Before the exhibition opener, the Huskies had never surrendered 103 points during the previous 14 years under coach Lorenzo Romar.

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In the past two victories – one official and one unofficial – the Huskies have surrendered 205 points.

That’s crazy.

Washington outgunned Division II Western Washington 109-103 in Thursday’s exhibition, which was eerily similar to the Huskies’ 107-102 win over Long Beach State 107-102 in the first round of 2016 National Invitation Tournament.

The 103 points was the most a Lorenzo Romar UW team has ever allowed.

In 2002, the Huskies were beaten 105-60 by then-No.19 Stanford.

Needless to say, the 103 points Washington surrendered to the Vikings is the most in an exhibition in recent history.

And truth be told, the Huskies were thisclose from an embarrassing defeat. They trailed 87-84 with 4:21 and it was a two-possession game in the final minute.

The Vikings are no slouch. They were picked second in the GNAC and historically, they’ve given the Huskies fits. In 2012, Washington beat Western Washington 88-78. UW won 105-85 in 2008 and 81-76 in 2001.

Granted, the Huskies were without Noah Dickerson who suffered a concussion and should return for the regular-season opener. But Romar said the sophomore forward probably wouldn’t have made a difference with the porous perimeter defense tonight.

Here’s a look at the boxscore.

And here are three takeaways from the game:

SCORING WON’T BE AN ISSUE: Most teams that lose its top three leading scorers like the Huskies are usually worried about how they’re going to tally points. That doesn’t appear to be a problem for UW. It’s a great sign for the Huskies when Dominic Green and David Crisp – jump shooters who ranked among the UW players with the fewest free throws per usage rate last season – combined for more FTs (28) than field goals (24). Green bounced back from a 1-for-4 shooting in the first half and scored 20 of his team-high 25 points in the second half. He was 3 of 8 on three-pointers and 8 of 13 at the line. Crisp tallied 23 points. He was 13 of 15 on FTs. Six Huskies scored in double figures, including Matisse Thybulle (17 points), Markelle Fultz (14) and Sam Timmins and Malik Dime who each had 10. And speaking of Timmins and Dime, they were nearly perfect from the field against a smaller WWU interior defense. Timmins was 5 for 5 while Dime was 4 of 6. Newcomer Matthew Atewe (8 points on 3-for-4 shooting) also looked like he can be a scoring threat. Romar hasn’t had this many low-post scoring options since – never.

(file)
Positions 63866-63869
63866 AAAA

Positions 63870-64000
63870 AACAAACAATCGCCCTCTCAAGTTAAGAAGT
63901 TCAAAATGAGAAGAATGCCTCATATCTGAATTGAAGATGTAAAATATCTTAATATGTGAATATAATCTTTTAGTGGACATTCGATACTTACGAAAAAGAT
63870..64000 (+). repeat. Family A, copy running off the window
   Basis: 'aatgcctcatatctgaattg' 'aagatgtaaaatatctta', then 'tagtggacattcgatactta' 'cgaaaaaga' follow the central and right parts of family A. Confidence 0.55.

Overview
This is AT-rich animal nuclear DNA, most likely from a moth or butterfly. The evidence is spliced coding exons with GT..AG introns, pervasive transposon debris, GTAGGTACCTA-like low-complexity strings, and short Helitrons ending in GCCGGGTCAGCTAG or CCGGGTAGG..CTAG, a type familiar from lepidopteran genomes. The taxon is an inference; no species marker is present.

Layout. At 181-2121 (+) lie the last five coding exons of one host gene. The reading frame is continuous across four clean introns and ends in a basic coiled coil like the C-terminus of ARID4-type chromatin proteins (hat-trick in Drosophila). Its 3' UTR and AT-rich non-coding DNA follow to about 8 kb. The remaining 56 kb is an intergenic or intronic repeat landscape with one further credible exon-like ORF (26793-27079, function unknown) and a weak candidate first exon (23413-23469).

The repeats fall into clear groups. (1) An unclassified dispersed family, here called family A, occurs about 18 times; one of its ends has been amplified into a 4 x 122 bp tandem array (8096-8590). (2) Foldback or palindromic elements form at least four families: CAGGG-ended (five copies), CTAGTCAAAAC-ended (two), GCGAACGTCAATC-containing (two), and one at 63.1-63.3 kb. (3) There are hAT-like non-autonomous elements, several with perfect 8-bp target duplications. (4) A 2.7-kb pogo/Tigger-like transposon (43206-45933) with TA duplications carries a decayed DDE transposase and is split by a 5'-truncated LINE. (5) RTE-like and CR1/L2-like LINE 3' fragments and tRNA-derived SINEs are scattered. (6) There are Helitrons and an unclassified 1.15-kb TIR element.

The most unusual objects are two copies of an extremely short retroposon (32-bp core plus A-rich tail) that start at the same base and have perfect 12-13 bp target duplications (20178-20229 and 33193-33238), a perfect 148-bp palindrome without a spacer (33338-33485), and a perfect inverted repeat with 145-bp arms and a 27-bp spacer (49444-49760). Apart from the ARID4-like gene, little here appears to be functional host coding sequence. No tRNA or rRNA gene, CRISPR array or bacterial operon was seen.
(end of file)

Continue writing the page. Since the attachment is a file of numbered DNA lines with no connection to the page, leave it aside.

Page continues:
DEFENSE COULD BE AN ISSUE: Giving up 103 points is not good. In fact, it’s quite bad. Very bad. Especially when you consider the caliber of competition is going to increase in a few weeks. Yale may not be able to light up the scoreboard in the Nov. 13 opener, but Gonzaga can and will torch the Huskies if UW doesn’t address its defensive deficiencies. You might excuse Thursday’s performance as just a bad outing in the opener. But as we stated above, the Huskies gave up 102 points in the second to last game last season. You have to wonder if the problems are more than talent, but an issue with the scheme. The Huskies are not switching nearly as much on screens as they did last season. Still when teams penetrate the middle, Washington has a tendency to leave open shooters on the perimeter. And UW’s 3-2 zone was ineffective. When the Vikings shot the Huskies out of the zone, UW had trouble keeping players out of the paint and resorted to fouling. UW committed 27 fouls that sent the Vikings to the line 40 times, which nullifies a 51-29 rebounding advantage. But then, the Huskies had a considerable size advantage on the front line and was expected to dominate inside.

THIS TEAM IS TOO UNSELFISH: There is no TV replay to refute this, but I imagine most of UW’s 16 turnovers came on passes when a guy was trying to force the ball to a teammate. Timmins and Thybulle – who each had three TOs – were guilty of this a few times. Crisp (four TOs) too. At times he got caught overdribbling into the defense and was forced to make a play that wasn’t there. Even though Fultz had 3 TOs, the ball was safest in his hands. When he was out of the game, the Huskies got a little too carefree with the ball. Vikings coach Tony Dominguez said UW will do a better job taking care of the ball once Fultz matures. Said Dominguez: “The more he gets comfortable, the better he’s going to be at this level. You can see the talent. It’s there. … We saw it tonight. Late in the game, he made three plays that proved to be the difference and we didn’t make those plays. We got caught up in the 1-on-1 game and it cost us. He’s going to be a good. Heck, he’s already a good one.”